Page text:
“It’s frustrating, but they’re my kids and I’m going to do my best,” Ms. Grant said. Still, she’s hesitant to send her children back to school in the fall, fearing they could catch Covid-19.

When Dr. Greene took over as schools superintendent in late 2018, the district’s state performance grade was an F. It has long been noted for underperformance and narrowly avoided a state takeover in 2017.

The district’s overall grade rose to a D in the 2018-19 school year. Dr. Greene said the rise reflected gains made before he rolled out a five-year strategic plan to improve the schools, which includes adding prekindergarten seats and ensuring a certified teacher in every classroom. Nine of the district’s 52 schools have the top A rating for student achievement, student growth and other academic measures. (KF: What he leaves out is the success of 3rd-grade reading gate.  The improvement from F to D took place in the elementary and middle schools where there are several cohorts of students who can read.).  ....

The Jackson school district had a graduation rate of 75% in 2019, lower than the state average of 85%. About one in four students were considered chronically absent, meaning the student missed 10% or more of their school days.

Ms. Bunton grew up in Jackson and attended its public schools. She has high hopes for Amarrius, who she says is headstrong for his age and not shy to give an opinion. He dreams of being a veterinarian, when he’s not playing basketball or videogames.... (KF: Crack the books, kid)

His school, Forest Hill High School, is one of the worst performing in the state, with an F rating. About 11% of Amarrius’s schoolmates scored proficient in math and 16% in English language arts in the latest state exam. Half were chronically absent....

When the shutdown started on March 16, Ms. Bunton said that her son only regularly heard from one of his teachers and that homework packages weren’t available, either online or through physically picking them up.

On April 9, she asked on a district Facebook post if students would receive work packages like a neighboring district. She didn’t receive a response.

The Jackson school district said there was confusion early on but packages were eventually made available at all schools.

Melissa Cole, who has four children in Jackson schools, said inconsistent messages from the district, such as not really knowing what was due and when during most of the shutdown, made learning difficult. “Are they setting my children up for failure?” she said.

She noted the district sent a questionnaire to parents shortly after the shutdown to find out what technology parents needed at home, but parents never heard back about it. Dr. Greene said the survey only received about a 13% response rate, so other methods were used to determine that around 30% of families in the district had device or connectivity issues.

Dr. Greene is counting on stimulus money to help pay for an influx of technology in the fall, and is working with IT teams and law enforcement on security protocols to prevent thefts. He said better technology will improve the remote-learning experience, though it won’t be as good as students interacting in person with teachers.

Mississippi State Superintendent of Education Carey M. Wright backs Dr. Greene’s plan to launch right into next year’s curriculum, without trying to make up for lost time from March to May. “If you start there, children will never catch up,” Dr. Wright said. “Teachers will know the skills they have to fill in.”

Dr. Wright also expects remote work to be required and graded next school year. “We can’t keep saying, ‘Do your best and we’ll sort of, kind of give you a grade,’ ” she said..... Rest of article.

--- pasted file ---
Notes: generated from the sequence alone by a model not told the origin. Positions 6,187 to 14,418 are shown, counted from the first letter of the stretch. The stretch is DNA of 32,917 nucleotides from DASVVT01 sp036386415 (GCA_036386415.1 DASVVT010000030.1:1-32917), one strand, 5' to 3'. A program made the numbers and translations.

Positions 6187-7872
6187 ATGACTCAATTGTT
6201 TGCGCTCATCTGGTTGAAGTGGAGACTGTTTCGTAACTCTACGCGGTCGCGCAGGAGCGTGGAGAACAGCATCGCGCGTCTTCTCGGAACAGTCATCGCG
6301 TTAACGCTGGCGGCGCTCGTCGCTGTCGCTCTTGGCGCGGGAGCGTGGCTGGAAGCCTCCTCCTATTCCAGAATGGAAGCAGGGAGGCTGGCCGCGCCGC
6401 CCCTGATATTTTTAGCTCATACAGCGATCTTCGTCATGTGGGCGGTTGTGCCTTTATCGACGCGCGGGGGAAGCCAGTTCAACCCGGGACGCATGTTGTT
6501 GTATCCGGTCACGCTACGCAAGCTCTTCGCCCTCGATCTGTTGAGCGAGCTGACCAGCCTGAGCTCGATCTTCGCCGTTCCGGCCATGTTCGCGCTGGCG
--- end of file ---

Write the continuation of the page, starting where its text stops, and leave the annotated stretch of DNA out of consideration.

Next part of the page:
Kingfish note: Ok, guys, lets try something different in the comments.  Suppose one of the parents is reading this post and the comments.  What would you suggest they do if they lack technology or JPS isn't getting the job done for them in providing distance learning.  No smart-ass answers.  Be constructive.

51 comments:

Anonymous said...

Parent here. Our child’s school printed off worksheet pages for kids to complete and turn in. There were also apps we were supposed to download for our children to view educational videos and they could practice reading and record themselves reading. I understand the apps wouldn’t work for JPS due to lack of tech, but how couldn’t the schools and/or teachers not even bother to print pages for kids to do work? All they had to do was find a printer or a kinkos and print them out. That’s mindboggling. Lazy teachers? Incompetent school staff?

Anonymous said...

Charter schools with corporate partnership/sponsorship is a good start. This will allow corporate citizens to put their money where their mouths are and truly make a difference. The onus will be on the student who must perform in order to stay in that school. Pay for the best quality teachers with proven track records of success ie National Board Certification, 10 plus years of teaching in successful school system, etc. Teaachers unions should have no sway with this process as they are part of the problem, not the solution (they care more about the teacher than the student.) For those who are not familiar with Charter schools, their biggest selling point is they are determined to provide excellent education but can eliminate those students who do not apply themselves to their studies or who otherwise violate school policies. As there is always someone eager to take a coveted spot in what is a limited opportunity, students will typically perform and parents will make sure their child applies themselves and attend religiously. That is not happening with the current JPS format. True enough, many students will drop out due to the fact that academic success requires hard work and continued effort. That is simply a reality of life. Should they not make it at a Charter School, then their failure to apply themselves will be no ones fault but their own - not the teacher nor the Charter School. But then, I often say that failure is the best teacher life has to offer. Take advantage of every opportunity to learn.